Registering halloumi as a product of protected designation of origin (PDO) has languished for over five years in EU corridors due to Cyprus problem politics.
An EU representative said the registration of halloumi as a PDO product is still pending due to disagreements between the two communities on the island.
She did not elaborate on what the various stumbling blocks were.
Commission spokeswoman Miriam Garcia Ferrer told the Cyprus News Agency, following a meeting of EU Agriculture Ministers on Monday, that the “registration of halloumi cheese in the EU as protected designation of origin is still ongoing”.
Ferrer said there is still no agreement on all points of common understanding reached between the President of the European Commission and the leaders of the two communities in July 2015.
She said, “The conditions that were agreed in 2015, are quite detailed but we are still discussing.”
“It is still not the case that the geographical indication is registered in the EU which means that it cannot be registered in trade agreements”.
She while there have been discussions by Cypriot leaders and the European Commission, but “there are five points that the Commission agreed on which have to be reflected in this common understanding.”
“There is still no agreement on all the points, so discussion on these points need to continue until we find this agreement.”
On July 16, 2015, a few days before the publication of Cyprus’ halloumi file in the European Union’s Journal, President Nicos Anastasiades and Turkish Cypriot leader Mustafa Akinci reached an understanding in the presence of then European Commission President Jean-Claude Juncker.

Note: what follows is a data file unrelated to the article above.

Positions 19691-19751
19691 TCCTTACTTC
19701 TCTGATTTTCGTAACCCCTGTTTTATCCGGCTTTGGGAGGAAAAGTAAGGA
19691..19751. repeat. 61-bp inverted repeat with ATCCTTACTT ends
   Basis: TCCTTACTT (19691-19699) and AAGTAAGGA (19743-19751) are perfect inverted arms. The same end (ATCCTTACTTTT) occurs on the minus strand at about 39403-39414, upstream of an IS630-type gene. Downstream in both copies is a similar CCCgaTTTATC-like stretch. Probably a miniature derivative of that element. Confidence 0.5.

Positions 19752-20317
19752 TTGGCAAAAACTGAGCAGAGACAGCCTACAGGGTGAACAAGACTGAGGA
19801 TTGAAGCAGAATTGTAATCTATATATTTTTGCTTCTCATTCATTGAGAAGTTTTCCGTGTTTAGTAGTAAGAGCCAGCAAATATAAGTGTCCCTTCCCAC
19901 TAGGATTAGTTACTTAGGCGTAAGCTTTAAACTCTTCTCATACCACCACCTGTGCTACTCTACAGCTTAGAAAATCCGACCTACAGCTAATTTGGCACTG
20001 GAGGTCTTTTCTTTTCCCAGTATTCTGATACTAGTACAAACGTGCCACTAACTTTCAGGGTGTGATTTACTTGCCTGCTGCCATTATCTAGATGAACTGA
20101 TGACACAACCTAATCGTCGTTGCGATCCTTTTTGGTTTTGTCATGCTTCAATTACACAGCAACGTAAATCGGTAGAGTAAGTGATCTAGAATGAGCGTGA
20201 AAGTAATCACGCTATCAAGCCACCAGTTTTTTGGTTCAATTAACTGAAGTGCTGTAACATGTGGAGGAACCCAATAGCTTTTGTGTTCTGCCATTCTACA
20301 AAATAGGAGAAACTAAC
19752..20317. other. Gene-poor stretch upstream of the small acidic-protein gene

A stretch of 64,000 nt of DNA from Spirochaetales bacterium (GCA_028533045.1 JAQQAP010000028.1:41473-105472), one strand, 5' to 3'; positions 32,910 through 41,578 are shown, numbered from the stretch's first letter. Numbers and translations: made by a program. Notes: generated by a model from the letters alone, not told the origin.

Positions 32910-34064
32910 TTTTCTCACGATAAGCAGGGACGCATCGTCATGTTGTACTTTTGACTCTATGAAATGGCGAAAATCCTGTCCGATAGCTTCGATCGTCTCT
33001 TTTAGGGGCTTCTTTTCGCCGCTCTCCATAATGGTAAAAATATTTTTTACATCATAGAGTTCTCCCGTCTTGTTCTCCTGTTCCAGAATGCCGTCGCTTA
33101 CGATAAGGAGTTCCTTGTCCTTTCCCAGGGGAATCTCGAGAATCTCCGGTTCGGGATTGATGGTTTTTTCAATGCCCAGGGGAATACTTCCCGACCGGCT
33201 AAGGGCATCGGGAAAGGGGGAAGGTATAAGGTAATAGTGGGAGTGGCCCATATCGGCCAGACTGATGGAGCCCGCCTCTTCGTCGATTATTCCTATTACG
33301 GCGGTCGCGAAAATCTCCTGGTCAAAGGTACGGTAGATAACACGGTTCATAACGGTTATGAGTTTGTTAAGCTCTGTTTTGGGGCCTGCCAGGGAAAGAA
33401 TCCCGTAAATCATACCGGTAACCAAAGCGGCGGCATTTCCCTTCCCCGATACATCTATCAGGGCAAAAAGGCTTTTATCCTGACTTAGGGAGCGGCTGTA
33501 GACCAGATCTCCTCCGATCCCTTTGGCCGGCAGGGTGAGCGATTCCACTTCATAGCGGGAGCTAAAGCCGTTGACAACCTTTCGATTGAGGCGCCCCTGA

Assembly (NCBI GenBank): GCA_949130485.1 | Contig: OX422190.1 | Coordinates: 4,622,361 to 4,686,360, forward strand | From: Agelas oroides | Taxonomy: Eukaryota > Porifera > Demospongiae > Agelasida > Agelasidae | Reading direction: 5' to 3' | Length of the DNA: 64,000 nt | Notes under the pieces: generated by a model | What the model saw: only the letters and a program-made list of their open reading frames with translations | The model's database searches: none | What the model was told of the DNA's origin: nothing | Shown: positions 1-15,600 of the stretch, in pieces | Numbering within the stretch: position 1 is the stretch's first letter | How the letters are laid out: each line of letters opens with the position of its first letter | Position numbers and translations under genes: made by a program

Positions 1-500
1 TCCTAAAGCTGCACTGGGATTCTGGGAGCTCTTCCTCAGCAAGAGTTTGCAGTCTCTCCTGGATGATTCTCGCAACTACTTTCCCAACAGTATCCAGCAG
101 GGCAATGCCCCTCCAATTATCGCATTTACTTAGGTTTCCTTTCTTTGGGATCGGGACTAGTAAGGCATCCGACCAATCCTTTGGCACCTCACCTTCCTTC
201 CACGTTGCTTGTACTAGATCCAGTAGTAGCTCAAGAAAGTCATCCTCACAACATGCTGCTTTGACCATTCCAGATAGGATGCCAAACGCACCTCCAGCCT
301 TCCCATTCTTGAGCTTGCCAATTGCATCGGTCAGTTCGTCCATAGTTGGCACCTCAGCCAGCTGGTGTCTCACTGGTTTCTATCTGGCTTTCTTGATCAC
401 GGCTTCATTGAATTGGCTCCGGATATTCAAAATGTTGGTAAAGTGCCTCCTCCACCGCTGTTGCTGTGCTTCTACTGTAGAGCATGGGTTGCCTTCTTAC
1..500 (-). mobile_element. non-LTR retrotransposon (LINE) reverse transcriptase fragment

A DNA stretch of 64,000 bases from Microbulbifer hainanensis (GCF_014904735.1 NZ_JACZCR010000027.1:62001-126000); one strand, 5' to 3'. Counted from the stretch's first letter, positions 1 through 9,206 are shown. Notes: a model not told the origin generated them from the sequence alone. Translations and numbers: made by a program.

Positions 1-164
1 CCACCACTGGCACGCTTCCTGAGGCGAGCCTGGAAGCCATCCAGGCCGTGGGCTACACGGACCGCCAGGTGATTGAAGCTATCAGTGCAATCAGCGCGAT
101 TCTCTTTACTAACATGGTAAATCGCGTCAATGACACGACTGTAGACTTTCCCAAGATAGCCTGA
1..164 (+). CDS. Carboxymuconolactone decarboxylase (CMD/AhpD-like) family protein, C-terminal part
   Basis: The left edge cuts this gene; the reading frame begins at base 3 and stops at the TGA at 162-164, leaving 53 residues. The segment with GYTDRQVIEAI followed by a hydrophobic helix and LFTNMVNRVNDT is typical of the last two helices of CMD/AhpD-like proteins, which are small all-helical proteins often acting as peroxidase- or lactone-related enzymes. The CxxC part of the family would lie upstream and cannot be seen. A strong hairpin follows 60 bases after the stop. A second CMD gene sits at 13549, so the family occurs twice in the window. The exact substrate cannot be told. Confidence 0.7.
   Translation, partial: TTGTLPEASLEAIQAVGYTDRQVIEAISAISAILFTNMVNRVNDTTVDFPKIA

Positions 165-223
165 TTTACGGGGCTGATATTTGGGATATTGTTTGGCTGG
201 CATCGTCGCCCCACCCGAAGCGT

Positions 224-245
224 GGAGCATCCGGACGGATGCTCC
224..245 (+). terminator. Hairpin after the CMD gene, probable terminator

Juncker’s office was prompted by the deal to issue a statement saying there was a “consensus” on the issue of Halloumi.
Juncker had noted in the statement, that after a visit to Cyprus he and the leaders of the two sides had resolved the long-standing issue of the halloumi/hellim PDO.
“The European Commission will adopt a proposal to amend the Green Line Regulation on the same day as the official publication of the official application for the registration of Halloumi / Hellim as a Protected Designation of Origin (PDO) of Regulation No. 1151/2012”.
At the time, Juncker did not go into details, however, following the agreement the European Commission announced that international certification body Bureau Veritas was to be tasked with inspecting halloumi/hellim production throughout the island.
The Cyprus Chamber of Commerce and Industry along with its Turkish Cypriot counterpart would also have a role in supervising the certification process, facilitating Turkish Cypriot producers to export hellim via the Republic.
Shortly after Juncker visited Cyprus, the Commission published Cyprus’ official application to designate halloumi as a PDO.
It was then thought that the process would be completed within the coming months.
However, the file remains open with Cypriot officials, including Agriculture Minister Costas Kadis blaming the lack of progress on political reasons and the link of Halloumi to the Green Line Regulation and the Cyprus problem.